It is unnecessary to tell more of the tale. In spite of minute examinations and close search, no solution of the mystery of the noises, on this or any other occasion, was ever found. The natives, of course, attributed the disturbance to the Pezazi or goblin. No one perhaps has asserted that the Aztecs were connected by ties of race with the people of Ceylon. Yet when the Spaniards conquered Mexico, and when Sahagun (one of the earliest missionaries) collected the legends of the people, he found them, like the Cingalese, strong believers in the mystic tree-felling. We translate Sahagun’s account of the ‘midnight axe’:—

When so any man heareth the sound of strokes in the night as if one were felling trees, he reckons it an evil boding. And this sound they call youaltepuztli (youalli, night; and tepuztli, copper), which signifies ‘the midnight hatchet.’ This noise cometh about the time of the first sleep, when all men slumber soundly, and the night is still. The sound of strokes smitten was first noted by the temple-servants, called tlamacazque, at the hour when they go in the night to make their offering of reeds or of boughs of pine, for so was their custom, and this penance they did on the neighbouring hills, and that when the night was far spent. Whenever they heard such a sound as one makes when he splits wood with an axe (a noise that may be heard afar off), they drew thence an omen of evil, and were afraid and said that the sounds were part of the witchery of Tezcatlipoca, that often thus dismayeth men who journey in the night. Now, when tidings of these things came to a certain brave man, one exercised in war, he drew near, being guided by the sound, till he came to the very cause of the hubbub. And when he came upon it, with difficulty he caught it, for the thing was hard to catch; natheless at last he overtook that which ran before him; and behold, it was a man without a heart, and, on either side of the chest, two holes that opened and shut, and so made the noise. Then the man put his hand within the breast of the figure and grasped the breast and shook it hard, demanding some grace or gift.

As a rule, the grace demanded was power to make captives in war. The curious coincidence of the ‘midnight axe,’ occurring in lands so remote as Ceylon and Mexico, and the singular attestation by an English lady of the actual existence of the disturbance, makes this youaltepuztli one of the quaintest things in the province of the folklorist. But, whatever the cause of the noise, or of the beliefs connected with the noise, may be, no one would explain them as the result of community of race between Cingalese and Aztecs. Nor would this explanation be offered to account for the Aztec and English belief that the creaking of furniture is an omen of death in a house. Obviously, these opinions are the expression of a common state of superstitious fancy, not the signs of an original community of origin.11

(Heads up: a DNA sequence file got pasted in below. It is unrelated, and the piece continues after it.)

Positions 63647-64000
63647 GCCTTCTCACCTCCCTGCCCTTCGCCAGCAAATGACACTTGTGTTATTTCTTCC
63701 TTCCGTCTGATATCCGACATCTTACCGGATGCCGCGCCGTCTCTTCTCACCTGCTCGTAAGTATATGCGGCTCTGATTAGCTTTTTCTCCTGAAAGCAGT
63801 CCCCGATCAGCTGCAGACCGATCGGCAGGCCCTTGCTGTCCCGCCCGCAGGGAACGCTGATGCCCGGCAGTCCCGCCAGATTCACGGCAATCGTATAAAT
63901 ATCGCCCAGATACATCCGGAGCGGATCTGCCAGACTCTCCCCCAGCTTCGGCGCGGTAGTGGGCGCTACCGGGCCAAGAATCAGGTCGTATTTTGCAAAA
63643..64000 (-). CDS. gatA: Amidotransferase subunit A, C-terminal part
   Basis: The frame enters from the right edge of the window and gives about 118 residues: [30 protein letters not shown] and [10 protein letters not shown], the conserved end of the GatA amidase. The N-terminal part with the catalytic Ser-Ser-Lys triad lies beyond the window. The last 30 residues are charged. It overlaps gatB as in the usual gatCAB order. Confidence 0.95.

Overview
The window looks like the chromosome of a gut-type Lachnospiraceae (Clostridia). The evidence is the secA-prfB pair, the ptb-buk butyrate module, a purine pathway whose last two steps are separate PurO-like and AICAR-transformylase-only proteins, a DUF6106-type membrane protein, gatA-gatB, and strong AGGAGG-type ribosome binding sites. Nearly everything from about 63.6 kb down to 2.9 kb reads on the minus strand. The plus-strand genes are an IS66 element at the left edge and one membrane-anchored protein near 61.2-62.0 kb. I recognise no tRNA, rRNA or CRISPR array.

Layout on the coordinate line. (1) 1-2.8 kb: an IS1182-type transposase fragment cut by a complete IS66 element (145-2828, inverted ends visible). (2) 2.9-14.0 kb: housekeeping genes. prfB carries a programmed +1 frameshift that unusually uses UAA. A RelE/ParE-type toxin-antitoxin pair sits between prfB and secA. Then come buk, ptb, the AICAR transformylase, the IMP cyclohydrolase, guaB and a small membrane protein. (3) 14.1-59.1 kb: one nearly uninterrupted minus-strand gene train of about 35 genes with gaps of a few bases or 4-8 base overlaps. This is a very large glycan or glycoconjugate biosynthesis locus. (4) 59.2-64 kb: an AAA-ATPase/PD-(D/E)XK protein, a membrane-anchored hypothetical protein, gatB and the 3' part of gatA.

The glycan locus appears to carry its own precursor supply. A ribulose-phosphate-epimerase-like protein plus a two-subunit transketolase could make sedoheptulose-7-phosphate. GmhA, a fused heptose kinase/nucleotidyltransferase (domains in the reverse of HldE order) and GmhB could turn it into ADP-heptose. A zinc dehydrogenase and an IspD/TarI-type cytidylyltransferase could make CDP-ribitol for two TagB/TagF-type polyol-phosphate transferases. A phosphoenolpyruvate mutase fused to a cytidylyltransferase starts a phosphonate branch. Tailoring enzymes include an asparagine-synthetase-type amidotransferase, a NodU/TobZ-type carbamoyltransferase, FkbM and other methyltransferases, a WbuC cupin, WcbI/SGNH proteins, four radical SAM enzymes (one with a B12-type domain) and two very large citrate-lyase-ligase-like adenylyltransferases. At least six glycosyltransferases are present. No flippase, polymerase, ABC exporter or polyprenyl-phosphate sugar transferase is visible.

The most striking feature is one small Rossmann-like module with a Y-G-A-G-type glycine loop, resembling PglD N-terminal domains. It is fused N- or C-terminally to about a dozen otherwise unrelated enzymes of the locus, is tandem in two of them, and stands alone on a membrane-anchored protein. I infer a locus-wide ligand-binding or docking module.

Let us take another piece of folklore. All North-country English folk know the Kernababy. The custom of the ‘Kernababy’ is commonly observed in England, or, at all events, in Scotland, where the writer has seen many a kernababy. The last gleanings of the last field are bound up in a rude imitation of the human shape, and dressed in some tag-rags of finery. The usage has fallen into the conservative hands of children, but of old ‘the Maiden’ was a regular image of the harvest goddess, which, with a sickle and sheaves in her arms, attended by a crowd of reapers, and accompanied with music, followed the last carts home to the farm.12 It is odd enough that ‘the Maiden’ should exactly translate Κόρη, the old Sicilian name of the daughter of Demeter. ‘The Maiden’ has dwindled, then, among us to the rudimentary kernababy; but ancient Peru had her own Maiden, her Harvest Goddess. Here it is easy to trace the natural idea at the basis of the superstitious practice which links the shores of the Pacific with our own northern coast. Just as a portion of the yule-log and of the Christmas bread were kept all the year through, a kind of nest-egg of plenteous food and fire, so the kernababy, English or Peruvian, is an earnest that corn will not fail all through the year, till next harvest comes. For this reason the kernababy used to be treasured from autumn’s end to autumn’s end, though now it commonly disappears very soon after the harvest home. It is thus that Acosta describes in Grimston’s old translation (1604) the Peruvian kernababy and the Peruvian harvest home:—

This feast is made comming from the chacra or farme unto the house, saying certaine songs, and praying that the Mays (maize) may long continue, the which they call Mama cora.

What a chance this word offers to etymologists of the old school: how promptly they would recognise, in mama mother —μήτηρ, and in coraκόρη, the Mother and the Maiden, the feast of Demeter and Persephone! However, the days of that old school of antiquarianism are numbered. To return to the Peruvian harvest home:—